Fig.2. Development of the metanephros at (A-C) 25 DG and (D-F) of the kidneys at 30 DG, (G-I) 45 DG and (J-L) >65 DG. (A) Connective tissue capsule (c), collecting tubules (ct), precursor glomerular cells (circle). HE, bar = 50μm. (B) Renal interstitium (i), collecting tubules (ct). HE, bar = 20μm. (C) Metanephros (M), primitive intestine (pi), liver (Lv), lung (L), heart (h). HE, bar = 500μm. (D) Renal hilum (rh), pelvis (p), minor calyx (c), vessels (v). HE, bar = 500μm. (E) Prismatic pseudostratified epithelium (ppe), cylindrical pseudostratified epithelium (cpe), transitional epithelium (te), renal pelvis (p). HE, bar = 100μm. (F) Renal hilum (rh), vein (v), artery (a), glomerulus (g), distal (dt) and proximal (pt) convoluted tubule. HE, bar = 100μm. (G) Renal hilum (rh), pelvis (p), medulla (m), cortex (c). HE, bar = 200μm. (H) Collecting tubules (ct), tubular segment of the nephron (nl). HE, bar = 20μm. (I) Glomerulus (g), urinary space (us), glomerular capsule (gc). HE, bar = 200μm. (J) Cortex (c), medulla (m), renal papilla (rp), pelvis (p). HE, bar = 200μm. (K) Collecting tubules (ct), vessels (v), tubular segment of the nephron (nl), columnar epithelium (ce). HE, bar = 20μm. (L) Glomerulus (g), glomerular capsule (gc), urinary space (us), distal (dt) and proximal (pt) convoluted tubule. HE, bar = 10μm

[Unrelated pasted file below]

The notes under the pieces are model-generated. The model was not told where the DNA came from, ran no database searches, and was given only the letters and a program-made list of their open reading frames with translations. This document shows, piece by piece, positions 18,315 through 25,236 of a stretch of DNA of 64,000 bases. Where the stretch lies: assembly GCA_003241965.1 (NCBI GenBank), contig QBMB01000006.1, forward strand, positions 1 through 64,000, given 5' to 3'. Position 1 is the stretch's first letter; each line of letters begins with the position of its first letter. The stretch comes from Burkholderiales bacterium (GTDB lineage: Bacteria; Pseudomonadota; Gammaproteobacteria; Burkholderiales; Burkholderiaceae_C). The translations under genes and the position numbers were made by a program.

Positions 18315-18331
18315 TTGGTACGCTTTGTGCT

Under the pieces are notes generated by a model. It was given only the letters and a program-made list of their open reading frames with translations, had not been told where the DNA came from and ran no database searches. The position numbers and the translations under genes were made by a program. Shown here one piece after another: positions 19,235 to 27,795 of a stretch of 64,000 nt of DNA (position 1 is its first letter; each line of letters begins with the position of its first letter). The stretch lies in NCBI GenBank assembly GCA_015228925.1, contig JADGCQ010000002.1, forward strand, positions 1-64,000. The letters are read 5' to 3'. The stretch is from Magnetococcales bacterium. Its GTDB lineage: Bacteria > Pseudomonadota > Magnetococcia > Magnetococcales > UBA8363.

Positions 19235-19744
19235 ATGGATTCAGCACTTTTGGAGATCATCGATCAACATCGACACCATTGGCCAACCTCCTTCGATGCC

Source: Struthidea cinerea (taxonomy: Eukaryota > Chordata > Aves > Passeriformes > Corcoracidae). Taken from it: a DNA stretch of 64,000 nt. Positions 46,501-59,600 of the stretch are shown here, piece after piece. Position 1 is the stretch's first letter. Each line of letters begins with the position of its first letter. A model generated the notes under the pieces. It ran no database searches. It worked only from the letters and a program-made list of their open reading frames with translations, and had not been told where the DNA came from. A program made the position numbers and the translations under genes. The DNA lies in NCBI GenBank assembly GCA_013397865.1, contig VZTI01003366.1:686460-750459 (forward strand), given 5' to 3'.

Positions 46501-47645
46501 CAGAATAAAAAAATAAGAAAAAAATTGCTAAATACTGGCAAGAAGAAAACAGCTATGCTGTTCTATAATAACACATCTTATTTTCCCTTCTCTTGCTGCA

Ureter. At 30 DG, it was possible to observe a distinction between tunics (mucosa and lamina propria of the mucosa, muscular and adventitia). At 30 DG, the muscular layer had no characteristic muscular fibers and the submucosa had loose connective tissue. The inner lining was defined by transitional epithelium formed by several layers of cells. Its innermost surface had a plasma membrane with the presence of globular surface cells, which are responsible for forming the osmotic barrier that prevents the communication between the urine and the cellular fluids of the epithelium. It also had intermediate cells and finally the basal cells, evidenced as the smallest cells because they have a small cytoplasm, being found near the basal compartment of the luminal transitional epithelium.